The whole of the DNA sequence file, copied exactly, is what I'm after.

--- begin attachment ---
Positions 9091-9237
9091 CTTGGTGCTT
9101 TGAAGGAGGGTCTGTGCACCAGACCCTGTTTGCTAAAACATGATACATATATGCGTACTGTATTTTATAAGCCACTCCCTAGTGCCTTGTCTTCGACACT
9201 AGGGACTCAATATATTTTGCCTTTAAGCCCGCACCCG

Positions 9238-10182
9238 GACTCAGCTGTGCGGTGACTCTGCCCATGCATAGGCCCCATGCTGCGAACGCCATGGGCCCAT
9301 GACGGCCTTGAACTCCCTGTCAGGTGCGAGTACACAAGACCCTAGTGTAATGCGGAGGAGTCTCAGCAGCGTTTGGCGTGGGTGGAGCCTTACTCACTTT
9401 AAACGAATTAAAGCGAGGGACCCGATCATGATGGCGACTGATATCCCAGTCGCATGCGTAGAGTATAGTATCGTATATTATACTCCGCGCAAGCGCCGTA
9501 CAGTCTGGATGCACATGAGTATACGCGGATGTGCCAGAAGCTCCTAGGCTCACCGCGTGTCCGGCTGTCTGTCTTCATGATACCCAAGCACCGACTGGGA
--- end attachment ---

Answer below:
Positions 9091-9237
9091 CTTGGTGCTT
9101 TGAAGGAGGGTCTGTGCACCAGACCCTGTTTGCTAAAACATGATACATATATGCGTACTGTATTTTATAAGCCACTCCCTAGTGCCTTGTCTTCGACACT
9201 AGGGACTCAATATATTTTGCCTTTAAGCCCGCACCCG

Positions 9238-10182
9238 GACTCAGCTGTGCGGTGACTCTGCCCATGCATAGGCCCCATGCTGCGAACGCCATGGGCCCAT
9301 GACGGCCTTGAACTCCCTGTCAGGTGCGAGTACACAAGACCCTAGTGTAATGCGGAGGAGTCTCAGCAGCGTTTGGCGTGGGTGGAGCCTTACTCACTTT
9401 AAACGAATTAAAGCGAGGGACCCGATCATGATGGCGACTGATATCCCAGTCGCATGCGTAGAGTATAGTATCGTATATTATACTCCGCGCAAGCGCCGTA
9501 CAGTCTGGATGCACATGAGTATACGCGGATGTGCCAGAAGCTCCTAGGCTCACCGCGTGTCCGGCTGTCTGTCTTCATGATACCCAAGCACCGACTGGGA